When I started writing on Steemit, I made some beginners mistakes using pictures straight from Google
It's probably needless to say that using your own images is preferred. But even people with a huge photo archive will sometimes find the need to add a picture that matches the topic of the post better. There's no harm in that, you should only know that there are some (un)written rules about usage of someone else's pictures. You may or may not be aware of the fact that you can risk high fines for using someone else's pictures (and other content!) without citing the original owner of the content properly.
As the world of blogging was fairly new to me at that time I joined Steemit, I still had a lot to learn. One of the things that I didn't see any harm in doing, was using images found on google. I thought that if I added a link to the picture, there was no problem. Because I mentioned where the image was copied from. I was doing this for a while (not sure how long but in my memory I must have written quite a few posts already) until I found out I was doing it all wrong.
I found out when @qurator rejected my application to become a member of their community. I seriously wondered what the reason was for this rejection and decided to ask for this in a DM on discord. I was told that the only reason I got rejected was that I didn't cite my images properly. I was told how to do this and if I'd edit my pending posts, I could apply again in a week. And so I did, this time I got approved and I've never forgotten how to properly cite images that I find online.
This part of the guide for new Steemians is meant to help you not to make this mistake that I made in my early days. Nowadays you might even face serious downvotes for it, so let's get to work. Once you know this, it's easy to remember.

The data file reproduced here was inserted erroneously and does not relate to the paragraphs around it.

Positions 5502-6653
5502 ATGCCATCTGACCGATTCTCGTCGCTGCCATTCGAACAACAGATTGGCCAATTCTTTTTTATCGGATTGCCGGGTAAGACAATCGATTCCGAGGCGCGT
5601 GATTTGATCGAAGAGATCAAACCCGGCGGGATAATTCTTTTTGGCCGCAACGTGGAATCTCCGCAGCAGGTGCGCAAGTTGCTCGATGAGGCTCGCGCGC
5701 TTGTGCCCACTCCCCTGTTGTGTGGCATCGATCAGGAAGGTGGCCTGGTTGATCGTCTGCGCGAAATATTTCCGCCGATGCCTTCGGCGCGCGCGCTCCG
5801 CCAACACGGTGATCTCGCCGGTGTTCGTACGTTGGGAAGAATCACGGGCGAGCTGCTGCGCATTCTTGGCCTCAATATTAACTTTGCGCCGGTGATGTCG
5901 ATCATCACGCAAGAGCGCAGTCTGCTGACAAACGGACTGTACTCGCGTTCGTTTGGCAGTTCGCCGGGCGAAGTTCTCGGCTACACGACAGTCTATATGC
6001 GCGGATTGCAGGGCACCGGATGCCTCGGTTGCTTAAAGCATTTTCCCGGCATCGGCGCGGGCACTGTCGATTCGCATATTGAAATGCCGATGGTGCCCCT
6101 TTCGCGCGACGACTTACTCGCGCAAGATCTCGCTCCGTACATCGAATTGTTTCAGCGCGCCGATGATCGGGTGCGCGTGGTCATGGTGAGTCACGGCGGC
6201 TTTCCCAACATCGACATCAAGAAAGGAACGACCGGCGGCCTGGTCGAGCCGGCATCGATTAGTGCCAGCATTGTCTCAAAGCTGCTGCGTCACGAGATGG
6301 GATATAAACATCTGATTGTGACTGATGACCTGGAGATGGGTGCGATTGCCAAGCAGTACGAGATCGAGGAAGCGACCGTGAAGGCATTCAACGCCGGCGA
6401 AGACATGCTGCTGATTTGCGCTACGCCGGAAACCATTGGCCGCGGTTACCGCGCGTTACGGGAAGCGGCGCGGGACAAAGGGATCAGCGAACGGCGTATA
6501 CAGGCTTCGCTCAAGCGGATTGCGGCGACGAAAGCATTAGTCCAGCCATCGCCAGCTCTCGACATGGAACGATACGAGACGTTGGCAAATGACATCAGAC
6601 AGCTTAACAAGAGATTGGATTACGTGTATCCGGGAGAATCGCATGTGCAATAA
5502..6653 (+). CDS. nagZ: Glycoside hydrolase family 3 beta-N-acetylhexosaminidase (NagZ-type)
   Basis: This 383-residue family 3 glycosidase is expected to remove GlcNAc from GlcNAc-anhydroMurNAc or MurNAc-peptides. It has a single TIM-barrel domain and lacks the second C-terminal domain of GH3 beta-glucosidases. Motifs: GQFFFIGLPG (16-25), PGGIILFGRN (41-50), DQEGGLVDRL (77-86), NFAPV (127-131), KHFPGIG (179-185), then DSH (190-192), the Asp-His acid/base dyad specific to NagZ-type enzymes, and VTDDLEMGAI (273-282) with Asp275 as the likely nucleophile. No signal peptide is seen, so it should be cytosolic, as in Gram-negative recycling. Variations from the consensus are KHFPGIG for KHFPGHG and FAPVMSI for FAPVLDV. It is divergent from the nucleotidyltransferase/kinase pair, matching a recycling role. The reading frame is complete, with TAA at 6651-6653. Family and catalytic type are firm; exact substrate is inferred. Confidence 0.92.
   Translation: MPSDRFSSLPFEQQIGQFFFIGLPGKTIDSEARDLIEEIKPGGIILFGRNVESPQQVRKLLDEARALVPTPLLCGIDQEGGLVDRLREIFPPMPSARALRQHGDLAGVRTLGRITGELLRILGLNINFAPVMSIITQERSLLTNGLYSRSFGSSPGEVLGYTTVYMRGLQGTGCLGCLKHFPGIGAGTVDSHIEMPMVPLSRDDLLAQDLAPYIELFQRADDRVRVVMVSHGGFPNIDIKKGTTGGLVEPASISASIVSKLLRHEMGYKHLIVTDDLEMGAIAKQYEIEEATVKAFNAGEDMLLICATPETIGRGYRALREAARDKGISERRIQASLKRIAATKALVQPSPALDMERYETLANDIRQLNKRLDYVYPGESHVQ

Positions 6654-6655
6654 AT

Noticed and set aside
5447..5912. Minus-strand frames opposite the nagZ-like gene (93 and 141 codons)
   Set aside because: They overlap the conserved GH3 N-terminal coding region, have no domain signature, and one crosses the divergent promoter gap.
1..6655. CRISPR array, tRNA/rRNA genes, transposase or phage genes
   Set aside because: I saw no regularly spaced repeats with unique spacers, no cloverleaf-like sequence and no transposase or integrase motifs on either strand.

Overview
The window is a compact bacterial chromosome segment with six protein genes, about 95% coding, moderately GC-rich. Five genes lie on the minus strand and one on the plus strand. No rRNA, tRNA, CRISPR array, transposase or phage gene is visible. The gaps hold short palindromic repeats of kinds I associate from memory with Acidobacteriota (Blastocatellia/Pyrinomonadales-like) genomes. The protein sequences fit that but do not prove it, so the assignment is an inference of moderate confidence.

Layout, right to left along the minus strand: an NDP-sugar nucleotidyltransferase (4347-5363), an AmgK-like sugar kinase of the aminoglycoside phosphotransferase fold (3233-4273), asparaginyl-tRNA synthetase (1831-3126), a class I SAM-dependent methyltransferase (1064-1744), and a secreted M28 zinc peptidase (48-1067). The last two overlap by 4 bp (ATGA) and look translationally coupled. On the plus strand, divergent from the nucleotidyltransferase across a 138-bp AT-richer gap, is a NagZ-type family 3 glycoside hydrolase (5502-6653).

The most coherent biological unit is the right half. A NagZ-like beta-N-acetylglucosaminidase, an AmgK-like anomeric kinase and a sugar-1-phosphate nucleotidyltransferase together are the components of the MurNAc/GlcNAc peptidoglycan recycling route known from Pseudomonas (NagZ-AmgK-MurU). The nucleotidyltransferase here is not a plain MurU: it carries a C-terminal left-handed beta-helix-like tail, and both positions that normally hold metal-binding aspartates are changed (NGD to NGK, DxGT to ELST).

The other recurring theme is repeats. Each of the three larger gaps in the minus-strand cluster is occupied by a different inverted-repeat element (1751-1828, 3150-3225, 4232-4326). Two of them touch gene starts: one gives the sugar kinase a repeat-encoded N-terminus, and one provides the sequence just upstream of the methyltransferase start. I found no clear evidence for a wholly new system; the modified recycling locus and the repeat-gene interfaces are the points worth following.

This is my go-to site whenever I'm looking for a corresponding picture for my writings. There are many great pictures to be found and they can be used for free. You go to Pixabay and type in the search bar whatever you are looking for. Of course, like in the normal internet search engines, you have to play around a bit to find what you're looking for. It's really easy:
If you look closely, you will see a top bar of pictures showing sponsored pictures from Shutterstock. Please be aware that Shutterstock has different rules, you can find their license agreement here. Maybe it's worth considering using Shutterstock for you, please do your own research. From what I understand, you can use their pictures after you have agreed to their terms and paid a fee, but it's not transferable to other persons using your computer.
If you have decided which picture you want to use for your blog, you can click on it to go to the picture directly.
Click right on the image and select "copy image" and copy in the blog editor:
If you want to put the image in the center of your blog, put "< center>" (without the spaces!) in front of your image (this works for text as well) and to close the part you want to center, you end with "</ center>" (again, remove the space).
When you want to cite the image, you add "[Source] ()" (again, remove the space) and in between the (), you add the link to the image. This is the source of the image I used: InspiredImages on Pixabay. You see, this way you get a clickable link.
What I've been doing for a while after someone pointed out that the photographers also can use some credits, is put their name instead of "source". It's a little extra work, and therefore I failed to continue doing so. Today is a reminder for me to start doing that again. Just a tip, it will be appreciated by the photographer, I'm sure.
Other options to find your royalty-free images
Besides Pixabay, you can also find images at Pexels and Unsplash. It's probably a matter of preference which one you use, and it's up to you which one meets your needs best. I usually go to Pixabay first, and if I really can't find what I'm looking for, I visit the other sites.
As you can see, there is absolutely no need to use images you aren't allowed to use and risk high fines for doing so.
Previous parts of "A guide for new Steemians"
I will keep track of the previous parts I wrote in the "A guide for new Steemians" series. If you are interested in these as well, click on the link below.
If you found this post valuable, leave a comment and keep an eye out for future posts with guidelines for new Steemians. I have quite a few topics on my list. I think they all will be helpful for new members.
Thanks for reading!